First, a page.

|[AMRadio] ARRL Prepares Rule Making Petition to FCC, Requesting Reduction of 75m Phone Band|
k4kyv at charter.net
Fri Jul 24 22:25:22 EDT 2015
The ARRL freaked out when the FCC expanded the phone band down to 3600 kHz.
Now the Board has given a go-ahead for a rulemaking petition to trim the
phone allocation back to 3650-4000.
>From ARRL Website:
>>>Rule Making Petition to FCC
The Board also authorized the preparation of a rule making petition to the
FCC, seeking changes in the 80 and 75 meter bands that are consistent with
majority opinion among more than 1000 responses to an online membership
survey. The petition would seek to shift the boundary between the 80 meter
RTTY/data subband and the 75 meter phone/image subband from 3600 to 3650
kHz. It also would restore privileges in the 3600-3650 kHz segment to
Advanced, General, Technician, and Novice licensees.
In addition, the League will ask the FCC to shift the automatically
controlled digital station (ACDS) band segment from 3585-3600 kHz to
3600-3615 kHz, consistent with the IARU Region 1 and Region 2 band plans,
and authorize Technician and Novice licensees to use RTTY/data emissions in
their 15 and 80 meter band segments, the latter contingent on expansion of
the 80 meter band.>>>
I would urge all phone operators to keep a close eye on this one. We need
to discuss the issue over the air, on internet forums, at club meetings,
etc., and most importantly, file our opinions in comments to the FCC once
the petition is submitted and assigned an RM- number.
"It also would restore privileges in the 3600-3650 kHz segment to Advanced,
General, Technician, and Novice licensees."
I believe we could live with that. In my opinion, one of the mistakes the
FCC made in the original expansion was to restrict such a large swathe of
frequencies to Extra Class. But let's hope the FCC will reject the proposal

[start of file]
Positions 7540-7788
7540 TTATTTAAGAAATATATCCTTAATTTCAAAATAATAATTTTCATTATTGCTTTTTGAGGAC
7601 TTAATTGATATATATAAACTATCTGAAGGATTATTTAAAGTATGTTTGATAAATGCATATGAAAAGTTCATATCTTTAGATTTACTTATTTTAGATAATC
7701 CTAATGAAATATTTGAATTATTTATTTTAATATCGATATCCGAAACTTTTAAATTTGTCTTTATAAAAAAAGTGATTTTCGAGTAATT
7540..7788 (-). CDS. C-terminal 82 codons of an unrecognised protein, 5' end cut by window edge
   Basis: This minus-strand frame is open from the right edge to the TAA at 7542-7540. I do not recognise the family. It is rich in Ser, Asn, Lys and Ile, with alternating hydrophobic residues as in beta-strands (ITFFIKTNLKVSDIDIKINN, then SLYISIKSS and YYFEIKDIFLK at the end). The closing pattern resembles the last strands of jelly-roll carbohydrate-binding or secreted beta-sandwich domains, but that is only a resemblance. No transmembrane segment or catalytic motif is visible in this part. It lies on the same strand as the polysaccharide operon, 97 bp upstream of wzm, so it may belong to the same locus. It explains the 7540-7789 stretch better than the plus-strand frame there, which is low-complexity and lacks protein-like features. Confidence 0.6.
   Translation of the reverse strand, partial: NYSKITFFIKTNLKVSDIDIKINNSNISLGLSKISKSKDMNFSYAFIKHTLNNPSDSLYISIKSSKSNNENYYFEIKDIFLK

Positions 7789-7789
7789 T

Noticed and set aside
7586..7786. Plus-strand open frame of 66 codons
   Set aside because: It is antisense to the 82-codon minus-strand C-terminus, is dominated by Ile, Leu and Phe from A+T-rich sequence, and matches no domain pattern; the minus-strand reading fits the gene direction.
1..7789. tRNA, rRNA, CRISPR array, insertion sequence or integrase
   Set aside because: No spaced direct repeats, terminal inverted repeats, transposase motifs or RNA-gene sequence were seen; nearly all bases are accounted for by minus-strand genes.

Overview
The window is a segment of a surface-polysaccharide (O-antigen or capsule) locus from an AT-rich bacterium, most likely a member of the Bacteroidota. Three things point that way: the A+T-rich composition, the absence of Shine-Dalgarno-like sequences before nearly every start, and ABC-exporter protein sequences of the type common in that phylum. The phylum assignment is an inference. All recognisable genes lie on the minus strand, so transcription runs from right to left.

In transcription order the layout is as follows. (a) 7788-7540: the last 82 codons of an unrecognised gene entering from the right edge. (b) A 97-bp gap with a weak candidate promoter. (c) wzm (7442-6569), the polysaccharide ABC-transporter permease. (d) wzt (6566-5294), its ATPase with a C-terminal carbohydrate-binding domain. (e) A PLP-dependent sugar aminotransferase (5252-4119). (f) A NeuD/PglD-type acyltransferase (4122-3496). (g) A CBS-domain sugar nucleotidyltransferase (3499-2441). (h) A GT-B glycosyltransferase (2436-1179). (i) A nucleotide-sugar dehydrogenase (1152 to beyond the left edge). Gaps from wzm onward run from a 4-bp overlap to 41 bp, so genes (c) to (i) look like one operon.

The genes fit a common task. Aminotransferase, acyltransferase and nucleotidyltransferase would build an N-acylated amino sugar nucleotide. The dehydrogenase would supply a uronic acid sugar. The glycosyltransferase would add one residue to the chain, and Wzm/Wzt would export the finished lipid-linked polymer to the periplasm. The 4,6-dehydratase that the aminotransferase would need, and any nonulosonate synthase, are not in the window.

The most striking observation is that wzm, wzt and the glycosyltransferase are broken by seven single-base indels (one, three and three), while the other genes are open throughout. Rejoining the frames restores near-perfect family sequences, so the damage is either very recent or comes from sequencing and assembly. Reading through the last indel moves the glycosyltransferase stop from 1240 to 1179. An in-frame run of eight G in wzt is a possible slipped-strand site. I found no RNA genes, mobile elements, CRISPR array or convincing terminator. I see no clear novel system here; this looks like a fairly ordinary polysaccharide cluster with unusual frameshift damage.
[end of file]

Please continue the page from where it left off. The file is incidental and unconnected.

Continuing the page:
to move the sub-band boundary. One thing going in our favour in this whole
matter is that the FCC seldom reverses recently-made rulemaking decisions,
something that would leave the impression that their initial ruling was in
error and thus their wisdom not infinite.
Eliminating the Extra Class-only restriction in this segment would allay the
oft-heard complaint that the phone band expansion "took frequencies away"
from the CW operators. No CW privileges were lost. CW is allowed on all
amateur frequencies in the entire radio spectrum (except for some of the
"channels" in the 60m band). The provision that keeps many CW operators from
using the 3600-3650 segment is that it is accessible only to Extra Class
licensees. Moreover, RTTY/data privileges could be extended to this segment
WITHOUT prohibiting phone operation. Mixed mode phone, CW, RTTY and data
have operated in the 160m band for decades with little difficulty or
conflict; there is no reason this couldn't work just as successfully in the
One of the chronic complaints heard is that 3600-3700 is sparsely used by
phone operators. To a certain extent, this is true. When the expanded band
was first opened up, phone operators, both AM and SSB, rushed to fill the
vacuum. Numerous AMers upgraded to Extra just so they could operate "down
below". For a while, the segment was hopping with phone activity. But once
the novelty wore off, phone operators slowly began to migrate back to their
old operating frequencies. Now there are plenty of open spaces in this
segment, and AM signals are seldom heard.
However, the same could be said about CW activity. One of the reasons the
FCC gave for expanding the phone band in the first place was that 3600-3700
had become sparsely occupied by CW and RTTY operators. In the years just
preceding the expansion, it had reached the point that the 3600-3700 kHz
segment might be entirely vacant while portions of the phone band were
congested almost beyond the point of usability. If phone operators have
largely abandoned this segment, the only reason CW operators might not be
able to use it is the Extra Class licensing requirement.
Another point that could be made in comments to the FCC is that moving the
sub-band boundary up to 3650 would result in a LOSS OF PRIVILEGES for some
operators. Even if other proposals in the League's petition were enacted, to
restore Advanced, General, Technician and Novice privileges, and to extend
RTTY/data privileges, no-one would actually lose privileges they presently
enjoy. If the phone operators wanted to keep their stronghold on this
segment, they would have to be more active in operating there. Use it or
The AM community needs to be thinking this over as we wait to see the ARRL's
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